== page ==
TUC and London Child Poverty Alliance highlight the crisis of low pay

By Richard Dunstan, Policy & Parliamentary Campaigns Officer

To mark the start of its Fair Pay Fortnight, the TUC has today released figures showing that, on average, workers have “lost more than £4,000 in pay since 2009”.  According to the TUC’s analysis, construction workers are earning an average of £88 per week less than they were before the global financial crisis of 2008 and the onset of economic recession, and retail and hospitality workers are £25 per week worse off, with their wages predicted not to recover until 2024. Meanwhile, the cost of living has soared by 25 per cent.

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Since 2008, there has also been explosive growth in precarious forms of employment such as zero-hours contracts, and record numbers of workers who wish to work full-time are now stuck in part-time jobs or have been forced into low-income self-employment. TUC general secretary, Frances O’Grady, notes that “before the abolition of wages councils [in the 1990s], workers used to be protected by a higher industry rate that also set rates for holiday and sickness. Now the national minimum wage only covers basic pay. Regardless of your experience, if you start your working life in a low-paid job you are more likely to end it there and do more for the same money. That’s why we are arguing for fair pay and protection as part of the whole pay package”.

Whilst it is hard to see Ms O’Grady’s call for a return of wages councils gaining much traction with politicians, the TUC is absolutely right to highlight the fact that, for most working people, pay hasn’t been keeping up with the cost of living. And not only are the living standards of such families being squeezed ever harder, but low pay steals time from family relationships and damages family well-being.

To achieve a good work-life balance, working parents and carers need a flexible job that pays enough to raise a family. They need the twin currencies of time and money. So we need to see more employers paying the Living Wage, and the national minimum wage needs to be both substantially increased and better enforced. And we need to work towards statutory maternity and paternity leave – currently paid at just 58 per cent of the adult national minimum wage rate – being paid at wage-replacement levels. For better and more equal pay will lead to better and more equal parenting.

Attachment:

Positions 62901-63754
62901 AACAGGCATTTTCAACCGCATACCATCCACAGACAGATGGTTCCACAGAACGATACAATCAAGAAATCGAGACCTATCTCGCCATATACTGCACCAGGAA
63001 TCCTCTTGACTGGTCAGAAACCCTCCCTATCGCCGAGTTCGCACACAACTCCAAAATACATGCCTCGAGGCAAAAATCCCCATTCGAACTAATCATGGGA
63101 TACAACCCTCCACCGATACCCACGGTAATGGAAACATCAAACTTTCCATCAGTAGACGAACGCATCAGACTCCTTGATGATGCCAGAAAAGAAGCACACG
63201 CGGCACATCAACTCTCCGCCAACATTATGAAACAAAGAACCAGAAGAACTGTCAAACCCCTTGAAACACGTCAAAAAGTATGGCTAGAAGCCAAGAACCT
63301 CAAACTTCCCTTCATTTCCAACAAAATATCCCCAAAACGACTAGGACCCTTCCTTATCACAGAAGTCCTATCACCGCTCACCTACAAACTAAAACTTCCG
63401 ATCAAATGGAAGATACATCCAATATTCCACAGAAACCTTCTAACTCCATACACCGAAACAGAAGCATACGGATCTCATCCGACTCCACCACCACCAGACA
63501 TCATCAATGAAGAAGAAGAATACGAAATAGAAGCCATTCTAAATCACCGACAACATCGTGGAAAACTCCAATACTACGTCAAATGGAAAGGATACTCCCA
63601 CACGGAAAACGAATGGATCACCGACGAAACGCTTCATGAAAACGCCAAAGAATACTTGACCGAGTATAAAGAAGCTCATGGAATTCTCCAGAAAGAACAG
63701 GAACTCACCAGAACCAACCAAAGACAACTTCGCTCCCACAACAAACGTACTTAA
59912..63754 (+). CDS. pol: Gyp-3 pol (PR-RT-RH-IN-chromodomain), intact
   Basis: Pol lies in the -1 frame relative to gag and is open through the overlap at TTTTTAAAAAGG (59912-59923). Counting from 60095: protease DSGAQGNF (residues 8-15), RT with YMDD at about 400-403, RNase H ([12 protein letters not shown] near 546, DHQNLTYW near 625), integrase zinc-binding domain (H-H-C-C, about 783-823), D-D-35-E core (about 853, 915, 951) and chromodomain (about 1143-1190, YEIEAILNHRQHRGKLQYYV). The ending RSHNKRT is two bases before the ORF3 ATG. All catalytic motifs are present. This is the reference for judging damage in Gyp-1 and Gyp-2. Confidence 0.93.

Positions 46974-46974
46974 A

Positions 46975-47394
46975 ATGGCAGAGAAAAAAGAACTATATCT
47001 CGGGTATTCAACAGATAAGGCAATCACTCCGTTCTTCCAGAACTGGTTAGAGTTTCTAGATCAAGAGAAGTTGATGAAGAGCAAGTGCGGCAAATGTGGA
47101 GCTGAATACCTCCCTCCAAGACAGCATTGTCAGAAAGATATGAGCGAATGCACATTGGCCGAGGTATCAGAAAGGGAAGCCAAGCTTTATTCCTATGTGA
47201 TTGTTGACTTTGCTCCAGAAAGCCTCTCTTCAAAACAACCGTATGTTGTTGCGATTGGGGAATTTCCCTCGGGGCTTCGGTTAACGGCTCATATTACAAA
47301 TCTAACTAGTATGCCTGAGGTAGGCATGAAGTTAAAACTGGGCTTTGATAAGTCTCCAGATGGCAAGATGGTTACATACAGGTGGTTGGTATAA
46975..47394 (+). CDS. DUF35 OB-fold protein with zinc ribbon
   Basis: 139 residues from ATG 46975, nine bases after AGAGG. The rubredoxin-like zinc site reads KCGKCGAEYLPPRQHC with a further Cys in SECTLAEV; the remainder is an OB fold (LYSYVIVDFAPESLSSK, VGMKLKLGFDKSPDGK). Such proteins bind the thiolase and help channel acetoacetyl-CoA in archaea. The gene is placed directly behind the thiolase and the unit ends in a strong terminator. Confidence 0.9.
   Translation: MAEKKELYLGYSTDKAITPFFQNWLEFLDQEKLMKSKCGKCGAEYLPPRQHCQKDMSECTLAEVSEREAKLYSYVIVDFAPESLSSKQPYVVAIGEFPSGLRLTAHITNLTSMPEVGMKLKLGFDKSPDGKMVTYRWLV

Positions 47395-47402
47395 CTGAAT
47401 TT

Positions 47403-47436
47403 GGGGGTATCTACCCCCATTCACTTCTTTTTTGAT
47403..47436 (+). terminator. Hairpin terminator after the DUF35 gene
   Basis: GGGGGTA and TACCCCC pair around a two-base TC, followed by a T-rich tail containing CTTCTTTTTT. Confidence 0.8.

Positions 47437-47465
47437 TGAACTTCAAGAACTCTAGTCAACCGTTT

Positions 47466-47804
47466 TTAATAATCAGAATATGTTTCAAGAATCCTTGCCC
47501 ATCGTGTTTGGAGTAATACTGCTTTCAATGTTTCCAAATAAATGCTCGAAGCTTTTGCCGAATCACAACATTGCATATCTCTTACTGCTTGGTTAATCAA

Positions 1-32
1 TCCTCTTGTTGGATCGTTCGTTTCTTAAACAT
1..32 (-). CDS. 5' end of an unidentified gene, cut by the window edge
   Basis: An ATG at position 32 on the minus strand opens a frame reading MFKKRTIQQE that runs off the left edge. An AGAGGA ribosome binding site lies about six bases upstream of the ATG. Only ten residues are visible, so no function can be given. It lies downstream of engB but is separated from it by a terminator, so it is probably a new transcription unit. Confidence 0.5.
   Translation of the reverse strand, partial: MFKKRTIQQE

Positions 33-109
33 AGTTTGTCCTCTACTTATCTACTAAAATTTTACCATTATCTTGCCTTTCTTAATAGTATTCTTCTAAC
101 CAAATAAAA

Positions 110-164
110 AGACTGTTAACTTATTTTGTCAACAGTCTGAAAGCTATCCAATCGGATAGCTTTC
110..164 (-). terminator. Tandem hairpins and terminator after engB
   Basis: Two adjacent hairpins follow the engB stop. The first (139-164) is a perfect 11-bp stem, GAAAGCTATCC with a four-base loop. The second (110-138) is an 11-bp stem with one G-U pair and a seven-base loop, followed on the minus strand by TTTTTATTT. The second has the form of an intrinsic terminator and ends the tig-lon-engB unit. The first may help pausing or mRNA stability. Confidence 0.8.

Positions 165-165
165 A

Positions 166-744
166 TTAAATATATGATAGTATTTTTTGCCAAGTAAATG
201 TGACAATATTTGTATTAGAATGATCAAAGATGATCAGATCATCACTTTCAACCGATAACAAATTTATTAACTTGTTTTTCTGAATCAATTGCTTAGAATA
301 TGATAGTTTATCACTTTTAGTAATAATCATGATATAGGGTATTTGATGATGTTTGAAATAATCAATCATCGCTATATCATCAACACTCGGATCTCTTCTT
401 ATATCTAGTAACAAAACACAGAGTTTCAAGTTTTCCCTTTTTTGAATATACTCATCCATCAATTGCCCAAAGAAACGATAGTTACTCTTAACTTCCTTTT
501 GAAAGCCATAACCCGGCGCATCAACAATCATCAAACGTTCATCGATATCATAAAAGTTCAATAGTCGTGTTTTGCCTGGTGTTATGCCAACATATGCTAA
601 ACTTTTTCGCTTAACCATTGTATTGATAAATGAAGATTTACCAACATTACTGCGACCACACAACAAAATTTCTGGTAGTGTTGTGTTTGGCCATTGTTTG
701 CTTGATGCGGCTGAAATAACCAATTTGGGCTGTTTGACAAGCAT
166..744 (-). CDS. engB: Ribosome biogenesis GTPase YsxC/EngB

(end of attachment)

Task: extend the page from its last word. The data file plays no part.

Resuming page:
So the issue of ‘fair pay’ is certainly one that we will be addressing in our ‘families & work’ manifesto for the May 2015 general election. In the meantime, Working Families has joined with ten other member organisations in the London Child Poverty Alliance – including the Child Poverty Action Group, Shelter, the Children’s Society, and Trust for London – to issue a ‘family friendly London’ manifesto for the local elections in London in May this year. Noting that there are “nearly 600,000 jobs in London paid less than the Living Wage, a rise of over 40 per cent over the last five years”, the manifesto calls on London local authorities to take on “an important leadership role not only in paying their own staff and contracted-out employees a Living Wage, but in encouraging other businesses to sign up too”.

The manifesto notes that, apart from wages not keeping pace with rising living costs, Londoners face a range of barriers that make working and bringing up a family in the capital difficult:
  • There is a shortage of family-friendly jobs
  • It is difficult to find flexible and affordable childcare
  • Access to advice and information services is limited
  • Housing cost are soaring and there is shortage of quality homes.
The manifesto sets out ten practical policy pledges, each one offering London local election candidates the opportunity to show they are committed to making London work for families. Why not ask your local candidates to sign up to these pledges?
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